Sunday, December 31. 2006
February 2005, when the water was at about the same level. The weather wasn't as nice as the last time; it was in the low to mid 50s, but the low sun, steep shady banks, and chilly breeze made it seem colder at times. We put in from some slippery, muddy steps near the Key Bridge and were underway at about 10:45am.
Of all the places I've paddled in South Carolina, I think the Turkey Creek is about my favorite paddling spot. It's fairly close to home, has interesting geology and trees, and plenty of wildlife. I think the fact that it's only occasionally paddleable helps to protect its resources.
It wasn't long before we scared up several beavers. They would slip down the muddy banks and disappear in the water. I would scan the area for half a minute, but they didn't resurface. Brian happened upon a swamp rabbit in a rocky nook beside the creek. I didn't realize that they are a different species of rabbit, but they are. Wikipedia has a good writeup on them including an interesting bit of Presidential trivia. Fauna for the rest of the trip included more beavers, a buck deer, and a couple turtles.
We had just passed some small rapids and were chatting when all of the sudden a strange current caught my stern and started turning my boat perpendicular to the current. The kayak quickly began to try to roll downstream. Fortunately I was able to brace with my paddle and get back upright just in time. I'd like to think some of that was the result of several years' paddling experience, but it was probably also a lot of luck. At any rate I avoided a cold bath! We later realized that neither of us had carried a bilge pump, which I almost always have on the water.
We spotted the takeout and the Highway 23 bridge around 2:20pm and hauled our kayaks up the slippery steps and took the short trail (long when carrying a boat!) back to the parking area. It was a fun ride and a special piece of water.
There is so much beauty in these creeks that is hard to photograph while you're moving at four miles per hour. I hope to take advantage of the normal low water level sometime and slog around with my better camera gear. But definitely not until it warms up!
See the full photo album.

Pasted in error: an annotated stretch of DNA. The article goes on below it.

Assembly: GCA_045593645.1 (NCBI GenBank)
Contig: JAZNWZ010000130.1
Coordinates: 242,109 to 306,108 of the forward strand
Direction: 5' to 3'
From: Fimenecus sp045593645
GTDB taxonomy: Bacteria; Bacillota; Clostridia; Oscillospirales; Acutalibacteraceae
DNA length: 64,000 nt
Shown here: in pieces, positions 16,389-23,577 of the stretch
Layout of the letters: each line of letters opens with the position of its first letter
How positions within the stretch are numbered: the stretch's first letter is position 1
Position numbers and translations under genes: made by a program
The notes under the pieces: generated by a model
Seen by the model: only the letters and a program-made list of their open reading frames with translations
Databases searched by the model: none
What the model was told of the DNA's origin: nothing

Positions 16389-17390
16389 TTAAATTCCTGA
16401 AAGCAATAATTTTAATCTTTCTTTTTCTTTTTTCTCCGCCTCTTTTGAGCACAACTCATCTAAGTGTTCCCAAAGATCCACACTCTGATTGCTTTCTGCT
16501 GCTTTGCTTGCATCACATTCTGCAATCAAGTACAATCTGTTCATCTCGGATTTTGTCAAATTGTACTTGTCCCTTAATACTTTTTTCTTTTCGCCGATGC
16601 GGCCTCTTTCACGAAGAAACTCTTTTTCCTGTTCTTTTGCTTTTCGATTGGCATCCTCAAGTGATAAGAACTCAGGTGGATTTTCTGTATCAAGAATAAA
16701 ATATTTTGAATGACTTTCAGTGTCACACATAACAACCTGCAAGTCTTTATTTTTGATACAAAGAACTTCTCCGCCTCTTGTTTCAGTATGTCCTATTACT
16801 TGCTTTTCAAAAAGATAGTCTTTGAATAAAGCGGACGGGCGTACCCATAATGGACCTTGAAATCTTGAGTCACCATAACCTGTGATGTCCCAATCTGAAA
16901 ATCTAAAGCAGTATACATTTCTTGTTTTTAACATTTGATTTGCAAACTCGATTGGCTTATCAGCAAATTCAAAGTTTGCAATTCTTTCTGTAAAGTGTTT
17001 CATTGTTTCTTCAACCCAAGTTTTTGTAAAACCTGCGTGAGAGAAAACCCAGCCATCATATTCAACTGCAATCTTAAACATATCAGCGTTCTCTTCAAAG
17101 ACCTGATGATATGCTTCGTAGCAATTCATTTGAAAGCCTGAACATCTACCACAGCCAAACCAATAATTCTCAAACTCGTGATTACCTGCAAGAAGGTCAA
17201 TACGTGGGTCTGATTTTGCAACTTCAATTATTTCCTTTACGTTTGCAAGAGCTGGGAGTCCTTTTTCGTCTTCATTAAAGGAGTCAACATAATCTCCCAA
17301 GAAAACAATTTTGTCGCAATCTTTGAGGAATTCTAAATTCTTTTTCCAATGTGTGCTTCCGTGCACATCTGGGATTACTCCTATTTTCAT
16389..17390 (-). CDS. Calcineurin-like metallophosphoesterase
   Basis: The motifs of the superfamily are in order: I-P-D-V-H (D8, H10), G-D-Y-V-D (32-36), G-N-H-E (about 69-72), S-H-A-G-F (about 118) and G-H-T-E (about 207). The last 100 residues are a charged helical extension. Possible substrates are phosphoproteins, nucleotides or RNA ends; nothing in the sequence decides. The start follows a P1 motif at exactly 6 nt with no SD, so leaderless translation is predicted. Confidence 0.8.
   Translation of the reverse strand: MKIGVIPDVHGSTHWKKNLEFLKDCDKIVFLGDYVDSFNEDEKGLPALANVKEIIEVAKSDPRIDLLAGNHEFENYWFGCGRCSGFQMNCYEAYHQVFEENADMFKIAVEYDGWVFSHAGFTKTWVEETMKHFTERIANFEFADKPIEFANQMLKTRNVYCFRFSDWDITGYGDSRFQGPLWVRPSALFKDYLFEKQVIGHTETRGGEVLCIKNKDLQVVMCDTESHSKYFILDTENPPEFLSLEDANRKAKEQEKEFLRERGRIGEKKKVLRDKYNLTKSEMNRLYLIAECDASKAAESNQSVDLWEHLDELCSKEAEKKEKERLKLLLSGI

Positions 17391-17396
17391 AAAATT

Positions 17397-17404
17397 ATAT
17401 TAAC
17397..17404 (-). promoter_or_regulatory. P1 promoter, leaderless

Everyone have a happy new year!
Tuesday, December 19. 2006
I'm excited that some of my photos were recently published in a book and a magazine, both firsts for me. A photo of a water strider near Stevens Creek, SC was included in a new kids' book, "The Real Thing! Stinkbugs & Other Bugs." It's an interesting book for a kid, complete with a real stinkbug specimen and scratch-and-sniff stinkbug smell! It was fun to see other BugGuide photographers published in the book as well.
Also check out the February 2007 issue of Backpacker Magazine. There's an article on paddling in the Everglades and they used this photo of Jen in the mangrove tunnel between Coot Bay and Coot Bay Pond. I've got to get back down there and do some more paddling and bird photography.
Now if only National Geographic would put me on assignment....
Tuesday, December 5. 2006
A commenter to a previous article asked exactly how I delete inactive members from a PHPBB forum that I run. So I'll try to explain. This solution runs on Linux/Unix systems...I'm sure it could be done for Windows, but I'll leave the particulars to you.
It's really two separate steps. First, you need a script which will handle the deletion of inactive members. I called mine cron.php. It deletes all inactive PHPBB users who don't activate within 48 hours. It looks like this:
// cron job to delete inactive users older than 48 hours
$strSQL="DELETE phpbb_users u, phpbb_user_group ug, " .
"phpbb_groups AS g FROM phpbb_users u, " .
"phpbb_user_group ug, phpbb_groups g WHERE " .
"u.user_active=0 AND u.user_id>0 AND " .
"u.user_id=ug.user_id AND ug.group_id=g.group_id " .
"AND g.group_single_user=1 AND " .
"DATE_SUB(NOW(),INTERVAL 2 DAY);";
mysql_query($strSQL,$db) or die(mysql_error());
You'll need to make sure the /usr/bin/php points to the location of PHP on your system, and replace the MySQL server name, user, and password with yours.
Now that you have a script, you need to tell the system to run it daily. You can do this with a cron job. If you have command line access to your website, you might be able to do this with "crontab -e". But my webhost has an administrative panel that lets you set up cron jobs on the web. If you can't set up a cron job, you could put the script into a web-accessible folder and periodically call its URL, either manually or through an automated process on your local PC.
This idea works great if the majority of your spam registrations don't activate their account. Usually they just want their spam links in your member list. But I'm finding that more and more spammers are activating and posting, so it remains that we want to stop spammers from registering in the first place. I'm experimenting with another method, which I'll post about when I see some results.
Update 2007-11-28: I replaced my original SQL statement with the SQL in comment #1 below, which I finally tested and it seems to work well.
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